As shown in FIG. 9, circuit 1100 also includes a clock cell 1120 which contains a clock pin 1122 that is connected to receive an external clock signal CLK. Clock pin 1122, in turn, drives the input terminal of clock circuit 1124. As further shown in FIG. 9, the output terminal from clock circuit 1124 drives the control input of optional data latch 1118 (if this component is present), the CLK pin of data flop 1130 (located in the core), and the CLK inputs of other data flops located in the core. Clock circuit 1124 may be implemented as a single clock buffer, such as buffer 122 shown FIG. 4, or as a hierarchical clock tree, such as clock tree 600 shown in FIG. 5.
In accordance with the present invention, programmable delay circuit 1116 in FIG. 9 contains an input A, and a series of serially-connected delay stages DS1-DSn. Delay stages DS1-DSn, in turn, output a corresponding series of delayed signals DA1-DAn, which change logic states at different times after the logic state of input signal A changes state.
FIG. 10A is a circuit diagram of a delay stage DS in accordance with the present invention. As shown in FIG. 10A, stage DS, which is non-inverting, includes a first inverter 1210, a small load capacitance, and a second inverter 1230. The small load capacitance can be implemented by employing a p-channel transistor 1220 as shown in FIG. 10A, or by employing an n-channel transistor 1221 as shown in FIG. 10B.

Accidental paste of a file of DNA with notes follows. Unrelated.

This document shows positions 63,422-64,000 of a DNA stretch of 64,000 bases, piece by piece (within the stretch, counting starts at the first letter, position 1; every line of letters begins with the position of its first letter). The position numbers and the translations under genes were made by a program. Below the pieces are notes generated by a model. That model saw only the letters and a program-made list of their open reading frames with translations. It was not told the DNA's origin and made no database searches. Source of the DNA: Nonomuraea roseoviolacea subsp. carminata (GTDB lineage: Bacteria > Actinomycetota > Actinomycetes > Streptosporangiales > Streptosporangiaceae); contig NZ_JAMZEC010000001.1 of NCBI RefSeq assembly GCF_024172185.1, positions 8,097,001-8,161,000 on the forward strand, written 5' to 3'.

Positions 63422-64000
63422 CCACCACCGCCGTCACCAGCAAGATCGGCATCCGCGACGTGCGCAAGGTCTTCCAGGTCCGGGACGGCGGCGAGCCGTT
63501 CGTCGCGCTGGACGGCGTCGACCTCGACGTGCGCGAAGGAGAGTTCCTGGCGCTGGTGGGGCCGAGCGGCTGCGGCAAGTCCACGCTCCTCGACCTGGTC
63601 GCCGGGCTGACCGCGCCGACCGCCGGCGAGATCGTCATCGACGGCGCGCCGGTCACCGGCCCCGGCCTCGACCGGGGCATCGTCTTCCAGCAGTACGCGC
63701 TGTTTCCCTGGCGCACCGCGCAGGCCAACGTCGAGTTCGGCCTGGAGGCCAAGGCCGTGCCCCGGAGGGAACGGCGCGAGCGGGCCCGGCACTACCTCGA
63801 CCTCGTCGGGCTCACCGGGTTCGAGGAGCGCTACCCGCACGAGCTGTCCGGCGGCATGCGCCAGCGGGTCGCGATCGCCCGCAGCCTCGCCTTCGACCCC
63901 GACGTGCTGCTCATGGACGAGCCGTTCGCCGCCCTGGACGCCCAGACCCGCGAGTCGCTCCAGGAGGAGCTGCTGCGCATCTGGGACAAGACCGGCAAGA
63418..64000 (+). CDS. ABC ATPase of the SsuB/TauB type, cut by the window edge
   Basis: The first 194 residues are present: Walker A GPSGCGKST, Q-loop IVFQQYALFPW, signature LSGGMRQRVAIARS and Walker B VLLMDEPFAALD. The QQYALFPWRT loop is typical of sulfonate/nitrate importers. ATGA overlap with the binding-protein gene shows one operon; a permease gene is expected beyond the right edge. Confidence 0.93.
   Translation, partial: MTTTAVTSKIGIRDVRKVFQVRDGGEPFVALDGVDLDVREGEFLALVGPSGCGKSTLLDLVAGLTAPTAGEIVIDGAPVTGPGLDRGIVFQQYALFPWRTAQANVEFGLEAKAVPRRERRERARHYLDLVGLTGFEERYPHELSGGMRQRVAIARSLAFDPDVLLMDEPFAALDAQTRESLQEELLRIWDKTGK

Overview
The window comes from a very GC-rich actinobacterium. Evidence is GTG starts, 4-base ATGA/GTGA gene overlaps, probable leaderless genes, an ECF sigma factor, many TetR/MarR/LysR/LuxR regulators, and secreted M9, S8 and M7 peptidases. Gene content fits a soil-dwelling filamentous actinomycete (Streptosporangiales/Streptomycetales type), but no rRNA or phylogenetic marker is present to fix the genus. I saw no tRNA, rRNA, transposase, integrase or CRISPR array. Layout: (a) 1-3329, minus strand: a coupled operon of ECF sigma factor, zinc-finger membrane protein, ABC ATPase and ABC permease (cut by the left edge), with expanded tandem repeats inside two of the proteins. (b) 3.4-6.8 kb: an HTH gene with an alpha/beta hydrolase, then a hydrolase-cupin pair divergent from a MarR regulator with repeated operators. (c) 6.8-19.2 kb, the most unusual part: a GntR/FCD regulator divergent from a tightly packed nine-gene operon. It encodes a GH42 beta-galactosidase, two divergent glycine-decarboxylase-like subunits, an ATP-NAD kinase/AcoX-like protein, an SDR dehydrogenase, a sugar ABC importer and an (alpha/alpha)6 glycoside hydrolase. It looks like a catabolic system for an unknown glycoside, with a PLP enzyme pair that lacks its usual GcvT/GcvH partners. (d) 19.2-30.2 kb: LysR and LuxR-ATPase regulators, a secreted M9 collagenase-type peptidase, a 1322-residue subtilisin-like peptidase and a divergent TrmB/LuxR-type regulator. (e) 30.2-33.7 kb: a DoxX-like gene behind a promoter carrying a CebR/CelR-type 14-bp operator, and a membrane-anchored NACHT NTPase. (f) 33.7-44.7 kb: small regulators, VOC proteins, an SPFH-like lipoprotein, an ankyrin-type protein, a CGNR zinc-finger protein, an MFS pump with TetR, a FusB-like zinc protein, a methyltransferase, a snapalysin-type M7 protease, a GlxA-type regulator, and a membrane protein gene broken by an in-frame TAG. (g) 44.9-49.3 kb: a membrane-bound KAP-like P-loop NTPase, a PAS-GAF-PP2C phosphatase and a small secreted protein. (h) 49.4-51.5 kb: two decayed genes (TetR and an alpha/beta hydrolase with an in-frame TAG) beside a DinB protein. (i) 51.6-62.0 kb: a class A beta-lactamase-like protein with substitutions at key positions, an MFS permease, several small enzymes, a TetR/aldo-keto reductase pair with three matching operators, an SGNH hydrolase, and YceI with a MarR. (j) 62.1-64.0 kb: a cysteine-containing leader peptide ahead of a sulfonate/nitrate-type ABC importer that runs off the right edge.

During normal operation, each delay stage DS generates the same small amount of data delay. Thus the cascaded delay stages DS1-DSn in FIG. 9 comprise a uniform data delay line which has output taps DA1-DAn. As shown in FIG. 9, the required amount of data delay can be obtained by simply making a connection to the appropriate delay line tap (output) DA1-DAn. In the special case where no data delay is required, connection can be made directly to the delay line input A, completely bypassing all stages of the delay line.
When additional delay is needed, it can be obtained by simply tapping (i.e. connecting to) the output from a later stage in the delay line. Conversely, if less delay is needed, it can be obtained by simply tapping the output of an earlier stage in the delay line. Thus, as shown in FIG. 9, optional delay latch 1118 is connected to the last delay stage DSn via output Dan. Of course optional delay latch 1118 could be alternately connected to receive the input signal A, or any of the delayed output signals DA1-DA4 (as shown by the dashed lines in FIG. 9).
FIG. 11 shows a top level view (symbol) which illustrates an I/O cell 1300 in accordance with the present invention. It is assumed, in FIG. 11, that optional data latch 1118, shown inside input data cell 1110 in FIG. 9, has been included inside I/O cell 1300. Thus the LD pin on I/O cell 1300 corresponds to the D pin of data latch 1118 in FIG. 9. Similarly, the DA1-DAn pins on I/O cell 1300 correspond to the delay line output pins, DA1-DAn, on delay circuit 1116 in FIG. 9. Likewise, pin A on I/O cell 1300 corresponds to the delay line input pin A on delay circuit 1116 in FIG. 9.